no-man live at the Assembly, Leamington Spa

5 11 2011

no-man played live for the first time since 2008 as part of the online record label Burning Shed’s 10th anniversary event on 14th October 2011. This was the same line-up of musicians that the band used for the three European mixtaped shows, the only change was the use of acoustic, instead of electronic, drums.

Whilst the show was noticeably shorter than the Bush Hall show I attended in 2008 (the 2011 gig weighing in at around 45 minutes), it was a much more cohesive, powerful and assured performance.

no-man have been my favourite band since stumbling upon their Loveblows & Lovecries – A Confession album in 1993 (not having heard a note of the band’s music but being hypnotised by the sleeve-notes and album art-work).  With each album, I’ve grown to love the band’s music more – which is unusual, as a lot of band’s peak with early releases and go downhill, desperately trying to recapture past glories. Not so for no-man, whose recordings have shifted away from it’s electronic roots and constantly evolved over the years, though the live appearances slowed to a trickle. Whilst I caught an early Porcupine Tree show (in a tiny local pub in Kent, with about 30 people in the audience), I did not get to see no-man live until Tim & Steven performed at another Burning Shed event, this time in Norwich in 2006, then finally seeing a full no-man show when the band performed at Bush Hall in 2008.

The 2008 Bush Hall show was certainly a memorable and emotional evening, captured perfectly by Richard Smith’s excellent mixtaped dvd.  But for me, the real no-man experience was this magical 45 minutes at Leamington Spa.  I’ve seen hundreds of different live shows across many genres, committing many individual live performances to memory, and of all these performances I have seen since my first live show back in 1979 (Thin Lizzy at Hammersmith Odeon, in case you are wondering),  I have compiled a list of  my favourite gigs (Thin Lizzy never made it into the top 10, though it was a great first gig). Vivid memories of performances by the likes of The Stranglers at The Rainbow, The Police at Lewisham Odeon, Kate Bush at the London Palladium, The Who at Wembley Stadium, Prince & the Revolution on the Parade tour, Nine Inch Nails a couple of years ago and more, have now been joined by this no-man show.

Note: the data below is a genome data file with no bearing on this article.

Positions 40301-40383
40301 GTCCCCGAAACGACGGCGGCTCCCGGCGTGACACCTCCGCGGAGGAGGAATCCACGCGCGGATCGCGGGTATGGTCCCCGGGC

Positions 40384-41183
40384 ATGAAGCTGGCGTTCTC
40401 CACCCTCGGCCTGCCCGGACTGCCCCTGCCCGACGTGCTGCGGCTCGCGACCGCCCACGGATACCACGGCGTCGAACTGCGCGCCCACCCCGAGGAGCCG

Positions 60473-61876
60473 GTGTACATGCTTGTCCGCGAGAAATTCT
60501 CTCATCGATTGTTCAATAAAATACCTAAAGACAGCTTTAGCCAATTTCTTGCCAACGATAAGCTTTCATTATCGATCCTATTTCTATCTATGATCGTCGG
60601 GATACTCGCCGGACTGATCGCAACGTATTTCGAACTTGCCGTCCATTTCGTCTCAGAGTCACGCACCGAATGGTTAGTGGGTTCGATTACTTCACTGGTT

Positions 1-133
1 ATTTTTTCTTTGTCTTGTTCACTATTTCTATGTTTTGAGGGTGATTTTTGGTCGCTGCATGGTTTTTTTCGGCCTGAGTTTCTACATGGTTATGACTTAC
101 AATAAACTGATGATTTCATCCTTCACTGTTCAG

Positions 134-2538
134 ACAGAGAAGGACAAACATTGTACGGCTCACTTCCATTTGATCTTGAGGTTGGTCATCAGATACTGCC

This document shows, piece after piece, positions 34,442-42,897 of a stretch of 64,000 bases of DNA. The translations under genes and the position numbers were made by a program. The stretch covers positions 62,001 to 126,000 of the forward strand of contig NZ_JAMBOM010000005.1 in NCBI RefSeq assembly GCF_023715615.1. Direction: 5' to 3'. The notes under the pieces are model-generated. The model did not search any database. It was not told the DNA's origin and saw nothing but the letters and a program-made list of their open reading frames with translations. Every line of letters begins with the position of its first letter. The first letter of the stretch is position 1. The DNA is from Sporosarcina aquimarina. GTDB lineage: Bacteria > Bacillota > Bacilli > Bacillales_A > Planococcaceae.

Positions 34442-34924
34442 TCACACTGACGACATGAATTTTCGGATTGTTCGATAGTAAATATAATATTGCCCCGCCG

The performance was more confident than the last no-man gig, and was helped by the addition of acoustic drums, which gave the band so much more power and percussive depth. Opening with a track the band had not performed live before, the sweet pop of wild opera‘s my revenge on seattle, with it’s slow build-up, was a wise choice of opener. By the time the bass drum kicked in during the latter stages of the song, you could feel the excitement in the audience.

The bass heavy, lyrically disturbing time travel in texas ratcheted up the noise, and was a perfect example of where this line-up of no-man could go if transferred to a studio environment (which I hope happens one day).  The 2011 version was so much more powerful, and added a real sense of menace to the song.

all the blue changes was the personal highlight of the gig for me.  together we’re stranger is the album that took a long while to finally hit home, at one point it was my least favourite no-man release but it’s now one of my most cherished albums, what the hell do I know? This edgy live version displayed some wonderful interplay between the musicians and transported the band to a different level on the night. A real shiver down the spine moment.

pretty genius (the third wild opera song of the evening, and no-man’s least popular album according to Tim) felt more like the album version, mainly due to the more powerful drum sound, and then there was lighthouse. A key track on the returning jesus album (and the band’s most “progressive” song) lighthouse retains its power and beauty in a live format, and the instrumental coda after the organ break always sends me somewhere. If they had played just this one track, I would have still left the venue a happy and content man.